Your vision returns to the here and now, and the tankard in front of you comes into focus. Foam froths at the top of its wide mouth, dribbles down its metal body in little brown-white rivulets that wind their way between the embossed depictions of Stonebound warriors in full battle attire.

You glance up. A dwarven woman's smiling face beams at you from above a pitcher not much smaller than her torso.

"You were empty, friend."

"Oh... Thank you."

Tessa catches your eye. For some reason she's standing behind the dwarf, making what appear to be obscene gestures with her hand and mouth. It's only after a moment's contemplation that you realize she's miming the act of raising a tankard to her lips and drinking from it.

Ah, yes...

You lift the tankard and proceed to quaff, letting the strong ale burn its way to your stomach. When you set the vessel back down it's half empty -- sufficiently drained to satisfy the customs of Stonebound hospitality but not so much so that it will invite another refill. Sure enough, the dwarf woman nods her approval before bustling away to replenish tankards elsewhere in the dining hall.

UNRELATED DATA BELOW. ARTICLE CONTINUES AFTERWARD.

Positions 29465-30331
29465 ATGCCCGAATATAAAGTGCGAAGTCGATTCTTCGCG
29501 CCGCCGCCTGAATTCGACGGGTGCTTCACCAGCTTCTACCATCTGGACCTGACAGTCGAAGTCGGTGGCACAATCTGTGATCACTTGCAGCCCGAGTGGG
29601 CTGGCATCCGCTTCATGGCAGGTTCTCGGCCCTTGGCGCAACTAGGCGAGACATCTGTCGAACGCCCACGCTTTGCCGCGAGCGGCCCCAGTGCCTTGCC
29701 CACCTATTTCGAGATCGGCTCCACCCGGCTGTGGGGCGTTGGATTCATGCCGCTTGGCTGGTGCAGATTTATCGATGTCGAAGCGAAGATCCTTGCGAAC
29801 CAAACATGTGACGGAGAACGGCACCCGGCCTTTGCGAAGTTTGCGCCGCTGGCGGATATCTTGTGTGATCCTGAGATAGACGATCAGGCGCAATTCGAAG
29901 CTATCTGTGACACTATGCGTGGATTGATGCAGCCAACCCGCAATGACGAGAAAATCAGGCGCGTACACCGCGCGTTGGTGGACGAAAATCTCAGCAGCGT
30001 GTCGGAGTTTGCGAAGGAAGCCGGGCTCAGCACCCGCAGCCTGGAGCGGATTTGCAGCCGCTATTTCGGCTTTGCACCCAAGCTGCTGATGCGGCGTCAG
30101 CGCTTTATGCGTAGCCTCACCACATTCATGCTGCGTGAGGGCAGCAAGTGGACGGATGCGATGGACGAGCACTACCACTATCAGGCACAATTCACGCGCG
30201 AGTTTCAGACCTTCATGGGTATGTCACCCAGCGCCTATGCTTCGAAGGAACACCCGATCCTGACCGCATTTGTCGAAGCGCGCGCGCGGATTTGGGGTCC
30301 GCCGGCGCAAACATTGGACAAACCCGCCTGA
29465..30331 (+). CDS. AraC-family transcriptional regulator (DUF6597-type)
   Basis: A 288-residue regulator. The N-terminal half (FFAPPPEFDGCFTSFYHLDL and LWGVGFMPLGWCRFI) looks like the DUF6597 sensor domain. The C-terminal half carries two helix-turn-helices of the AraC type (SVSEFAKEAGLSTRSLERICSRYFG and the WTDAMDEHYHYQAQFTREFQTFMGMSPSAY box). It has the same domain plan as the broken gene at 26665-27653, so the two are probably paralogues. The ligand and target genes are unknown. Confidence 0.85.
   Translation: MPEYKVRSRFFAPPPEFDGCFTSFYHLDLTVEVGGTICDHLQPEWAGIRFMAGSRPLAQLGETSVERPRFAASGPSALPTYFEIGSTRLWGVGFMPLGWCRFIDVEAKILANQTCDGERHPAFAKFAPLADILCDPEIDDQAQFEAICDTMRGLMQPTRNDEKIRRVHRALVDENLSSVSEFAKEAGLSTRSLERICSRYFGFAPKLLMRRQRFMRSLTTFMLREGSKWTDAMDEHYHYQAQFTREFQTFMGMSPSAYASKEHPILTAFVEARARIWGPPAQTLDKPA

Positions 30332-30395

A few fellow drinkers further down the table express their appreciation for your quaff by cheering, banging their cups on the table, or in one case by headbutting the dwarf next to him.

Drinking... Another skill you learned back in East Kruna, just like swordplay and spellcraft -- and for much the same purpose. Who would respect a hero who couldn't handle his liquor? Heroes revel with their companions, drink with their followers and devotees. It's expected of them, part of their tales. So you learned to hold your ale, just one more talent among a myriad others designed to make your worthy of your thrice-damned ancestor...

"You should sleep," Tessa says. "Early start, remember?"

You murmur something that only the familiarity of friendship would interpret as an affirmative. She's right. According to the dwarves, you're not far from your goal. A few hours' subterranean travel will bring you to the end of the drakes' tunnel, the path you've been following since you left the abandoned lair in your wake. One night's sleep -- or what passes for night in this underground realm -- then tomorrow you'll be walking the snows of Nordent, throwing yourself deeper into fate's abyss.

There's a burst of protest in your hindquarters when they leave the stone bench, as though the sudden parting has reminded their alcohol-soothed nerves of just how uncomfortable a berth it was. You were sat there for far too long. But the Stonebound insisted that you drink with them, and they would have been insulted if you'd refused.